Looking to integrate TeX equations in a TeX-agnostic fashion, suitable for either ConTeXt or LaTeX, into a Java-based desktop Markdown editor. The possibilities are numerous, but I'm not sure what approach to take.

JMathTex outputs to MathML, which must be transformed. JEuclid can transform MathML to BufferedImages (not 100% sure). Neither are JDK 14-friendly and may be too slow to render in real-time. I haven't looked because I read that they didn't work with Java 9 (without porting effort), much less 14. Also, the licensing isn't LGPL, which probably won't work with the MIT licensing.

The NTS library is reported to compile gentle.tex in about 3 seconds. The spin-off project, εχTEX improves upon NTS, but I don't know to what extent.

Java LaTeX Report requires a TeX engine.

Yet another possibility is to try JavaTex or rework the project using web2java to transpile WEB files into Java files.

JLaTeXMath does an exceptional job at rendering, though investigation would be required to see if it can perform real-time renders, output as SVG, or otherwise determine if it can integrate with FlyingSaucer.

The HTML preview panel uses FlyingSaucer. The SVG documents are rendered using SVG Salamander. If it was possible to go from TeX to SVG, that could work quite handily, architecturally. Some documentation stated FlyingSaucer can also render MathML, but I suspect the doc is wrong. FlyingSaucer doesn't integrate with JavaScript. For that I'd have to add a JavaScript Engine.

If a JavaScript Engine is necessary, then using KaTeX may be an option.

Still another possibility is the TeX to MathML service. This is written in Java, but the source code is not available anywhere. I've reached out to some people involved in the project.

For native speeds, there may be a (cross-platform?) C-based TeX engine that can generate MathML or SVG from a TeX input. If so, it may be possible to integrate with the JNI.

Here's a demo video of the app, to give you an idea of what is needed:

The goal is to produce real-time rendering of math, ideally in pure Java (no JavaScript).

What approach would you take and what do you see as its benefits and drawbacks?

  • 1
    It is good that you showed the effort you already have invested. However, here on SE.SE, we do not recommend tools or libraries (and that is probably what you need here). I think your question qualifies for softwarerecs.stackexchange.com
    – Doc Brown
    Commented Aug 14, 2020 at 19:00
  • 1
    I was seeing the question not so much about a library (I've already listed most of them), but rather how to go about integrating a particular option to get real-time performance and any problems that may appear. Such as JavaScript vs. JNI vs. pure TeX in Java. Commented Aug 14, 2020 at 22:43
  • I guess what could help you here is not really a software engineering expert, but someone who has experience with those very specific libraries (maybe you find tex.stackexchange.com, but do not crosspost). In the end, this is going to become an evaluation process we cannot do for you - this depends too much on details like the specific TeX subset you want/need to support, your performance requirements and the "integratibility" of the solution into your system. This is hard work, I know, but don't expect anyone else here to do it for you. ...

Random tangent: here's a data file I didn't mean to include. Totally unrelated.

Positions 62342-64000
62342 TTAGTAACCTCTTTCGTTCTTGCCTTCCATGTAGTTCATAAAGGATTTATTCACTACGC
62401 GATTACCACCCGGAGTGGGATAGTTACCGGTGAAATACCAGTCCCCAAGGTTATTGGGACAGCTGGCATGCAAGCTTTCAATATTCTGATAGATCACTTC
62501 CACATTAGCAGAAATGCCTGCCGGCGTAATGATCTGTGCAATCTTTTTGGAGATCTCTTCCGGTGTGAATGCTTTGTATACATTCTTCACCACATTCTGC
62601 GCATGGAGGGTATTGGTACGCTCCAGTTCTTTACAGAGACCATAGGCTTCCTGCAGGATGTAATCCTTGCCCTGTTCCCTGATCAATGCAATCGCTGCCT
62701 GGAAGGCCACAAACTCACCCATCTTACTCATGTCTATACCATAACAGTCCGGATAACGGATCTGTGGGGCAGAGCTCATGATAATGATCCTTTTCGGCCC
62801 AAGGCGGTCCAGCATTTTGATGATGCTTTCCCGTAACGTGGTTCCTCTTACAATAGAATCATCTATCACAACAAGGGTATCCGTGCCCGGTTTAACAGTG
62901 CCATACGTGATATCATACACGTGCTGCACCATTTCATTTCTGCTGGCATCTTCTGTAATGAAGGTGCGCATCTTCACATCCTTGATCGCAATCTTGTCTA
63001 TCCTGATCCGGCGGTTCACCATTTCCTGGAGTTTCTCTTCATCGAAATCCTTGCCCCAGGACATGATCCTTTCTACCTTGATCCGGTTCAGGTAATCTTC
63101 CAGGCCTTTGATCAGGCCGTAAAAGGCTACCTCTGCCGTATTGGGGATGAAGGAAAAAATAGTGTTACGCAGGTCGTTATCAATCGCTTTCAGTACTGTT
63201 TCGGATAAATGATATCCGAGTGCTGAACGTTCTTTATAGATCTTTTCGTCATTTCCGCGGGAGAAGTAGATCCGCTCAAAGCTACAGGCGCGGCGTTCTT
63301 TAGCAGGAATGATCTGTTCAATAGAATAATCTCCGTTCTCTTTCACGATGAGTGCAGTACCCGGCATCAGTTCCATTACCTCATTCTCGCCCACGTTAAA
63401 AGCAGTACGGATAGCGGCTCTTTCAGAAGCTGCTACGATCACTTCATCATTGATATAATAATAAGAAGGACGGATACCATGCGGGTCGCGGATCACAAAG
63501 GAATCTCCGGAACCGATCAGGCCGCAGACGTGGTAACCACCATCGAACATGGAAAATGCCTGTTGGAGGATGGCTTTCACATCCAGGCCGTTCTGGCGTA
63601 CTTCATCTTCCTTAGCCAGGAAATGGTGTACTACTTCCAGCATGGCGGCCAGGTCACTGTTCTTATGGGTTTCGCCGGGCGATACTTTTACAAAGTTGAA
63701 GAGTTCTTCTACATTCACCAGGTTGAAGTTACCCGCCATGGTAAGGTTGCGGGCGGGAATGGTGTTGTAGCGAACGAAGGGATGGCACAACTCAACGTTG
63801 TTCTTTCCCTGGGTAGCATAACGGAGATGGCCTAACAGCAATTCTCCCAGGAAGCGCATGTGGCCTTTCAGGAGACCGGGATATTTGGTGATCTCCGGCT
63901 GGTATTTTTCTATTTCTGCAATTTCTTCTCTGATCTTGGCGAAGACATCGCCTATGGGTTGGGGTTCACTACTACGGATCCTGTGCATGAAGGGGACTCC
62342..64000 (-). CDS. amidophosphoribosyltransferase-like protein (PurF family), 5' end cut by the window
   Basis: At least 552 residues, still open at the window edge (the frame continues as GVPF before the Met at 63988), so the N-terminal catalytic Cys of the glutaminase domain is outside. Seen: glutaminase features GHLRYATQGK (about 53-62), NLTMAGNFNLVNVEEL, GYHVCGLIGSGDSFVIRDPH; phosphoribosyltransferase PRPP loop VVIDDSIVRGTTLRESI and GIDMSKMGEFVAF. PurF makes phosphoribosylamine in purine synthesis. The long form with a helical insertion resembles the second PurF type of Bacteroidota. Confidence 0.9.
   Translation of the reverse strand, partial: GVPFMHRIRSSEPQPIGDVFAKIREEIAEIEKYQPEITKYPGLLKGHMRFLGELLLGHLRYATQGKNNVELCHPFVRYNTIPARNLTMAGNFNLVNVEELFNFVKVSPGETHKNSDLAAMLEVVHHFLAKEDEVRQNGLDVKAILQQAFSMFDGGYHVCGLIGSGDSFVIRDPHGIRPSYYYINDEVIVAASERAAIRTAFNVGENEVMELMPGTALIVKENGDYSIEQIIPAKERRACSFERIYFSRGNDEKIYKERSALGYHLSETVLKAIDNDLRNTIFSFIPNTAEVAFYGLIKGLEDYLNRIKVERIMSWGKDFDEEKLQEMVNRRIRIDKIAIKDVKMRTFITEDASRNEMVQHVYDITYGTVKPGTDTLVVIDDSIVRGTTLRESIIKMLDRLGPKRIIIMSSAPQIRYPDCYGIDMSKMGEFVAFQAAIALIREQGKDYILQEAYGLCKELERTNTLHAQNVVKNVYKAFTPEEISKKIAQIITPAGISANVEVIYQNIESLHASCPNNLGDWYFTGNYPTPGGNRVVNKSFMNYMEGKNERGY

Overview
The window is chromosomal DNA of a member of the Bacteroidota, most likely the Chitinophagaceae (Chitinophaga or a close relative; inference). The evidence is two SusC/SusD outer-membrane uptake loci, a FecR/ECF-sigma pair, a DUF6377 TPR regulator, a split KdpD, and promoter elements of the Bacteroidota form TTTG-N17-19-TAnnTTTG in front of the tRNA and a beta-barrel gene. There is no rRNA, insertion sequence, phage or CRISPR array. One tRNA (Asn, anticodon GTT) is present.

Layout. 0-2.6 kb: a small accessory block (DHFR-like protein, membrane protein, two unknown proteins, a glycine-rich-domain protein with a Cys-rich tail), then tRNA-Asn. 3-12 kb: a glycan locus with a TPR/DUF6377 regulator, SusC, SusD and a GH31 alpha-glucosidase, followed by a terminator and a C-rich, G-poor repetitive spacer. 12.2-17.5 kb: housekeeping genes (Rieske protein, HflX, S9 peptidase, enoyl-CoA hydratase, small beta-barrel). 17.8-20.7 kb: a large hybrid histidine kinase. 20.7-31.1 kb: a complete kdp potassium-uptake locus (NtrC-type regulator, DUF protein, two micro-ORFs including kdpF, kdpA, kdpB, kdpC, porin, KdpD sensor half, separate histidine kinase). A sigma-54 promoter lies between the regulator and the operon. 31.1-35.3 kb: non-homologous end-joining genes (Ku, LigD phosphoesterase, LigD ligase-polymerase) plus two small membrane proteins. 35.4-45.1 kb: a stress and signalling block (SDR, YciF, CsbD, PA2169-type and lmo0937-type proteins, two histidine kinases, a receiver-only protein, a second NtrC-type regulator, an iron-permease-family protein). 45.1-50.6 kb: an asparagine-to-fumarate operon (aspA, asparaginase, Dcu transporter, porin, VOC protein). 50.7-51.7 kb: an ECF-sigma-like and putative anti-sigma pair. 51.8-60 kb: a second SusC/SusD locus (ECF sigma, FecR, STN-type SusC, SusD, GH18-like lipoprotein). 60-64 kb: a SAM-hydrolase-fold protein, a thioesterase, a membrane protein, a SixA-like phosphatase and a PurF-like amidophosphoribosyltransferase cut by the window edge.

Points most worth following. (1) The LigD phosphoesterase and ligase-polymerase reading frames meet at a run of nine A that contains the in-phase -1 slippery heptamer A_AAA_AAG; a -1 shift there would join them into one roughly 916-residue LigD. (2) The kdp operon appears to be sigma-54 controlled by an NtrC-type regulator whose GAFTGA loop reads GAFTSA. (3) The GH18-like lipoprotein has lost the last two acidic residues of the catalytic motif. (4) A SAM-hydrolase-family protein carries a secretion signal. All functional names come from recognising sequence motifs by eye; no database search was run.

– Doc Brown
    Commented Aug 15, 2020 at 6:09
  • ... said that, I think I can write an answer how to approach such an evaluation process (from the POV of a software engineer who knows TeX, but has no experience with those specific libs)
    – Doc Brown
    Commented Aug 15, 2020 at 6:11
  • 1
    Check out AucTeX with it's preview mode. Commented Aug 16, 2020 at 14:08

1 Answer 1


I have no experience with those specific libraries and tools, but since you asked this here on SE.SE, let me give you an answer on how to approach such an evaluation process as a software engineer.

It seems you have identified already a list of potential candidate components. That is a really good start. You also know several of your requirements and expectations for these components, that is even better. Now the next step is to make a table where

  • the rows are the candidates
  • the columns are the requirements to fulfill

For the requirements: try to list all which are important for you. I guess this is not just "rendering performance", but also

  • the supported TeX subset
  • how well it integrates with your current system (Java, Flying Saucer)
  • supported Java version
  • supported Operating Systems (not every Java component is OS independent)
  • license / pricing
  • maturity
  • how well is it documented
  • expected maintenance effort (by yourself, or does the author actively maintains the component)

Then go systematically through that table and try to fill it out. Maybe you have to dive deeper into some components, read their docs or try them out. Maybe you can already rule out some of the solutions (for what you are trying, I would probably avoid anything which requires the installation of a full TeX engine, especially when the program shall work not just in one specific Linux environment).

In the end, you have to look into the table and pick the row which suits your requirements best. One could try to give each column a weight, and calculate a "score" for each candidate. IMHO making the comparison by "common sense" instead will usually work better. But whatever approach you pick, expect this to become a trade-off!

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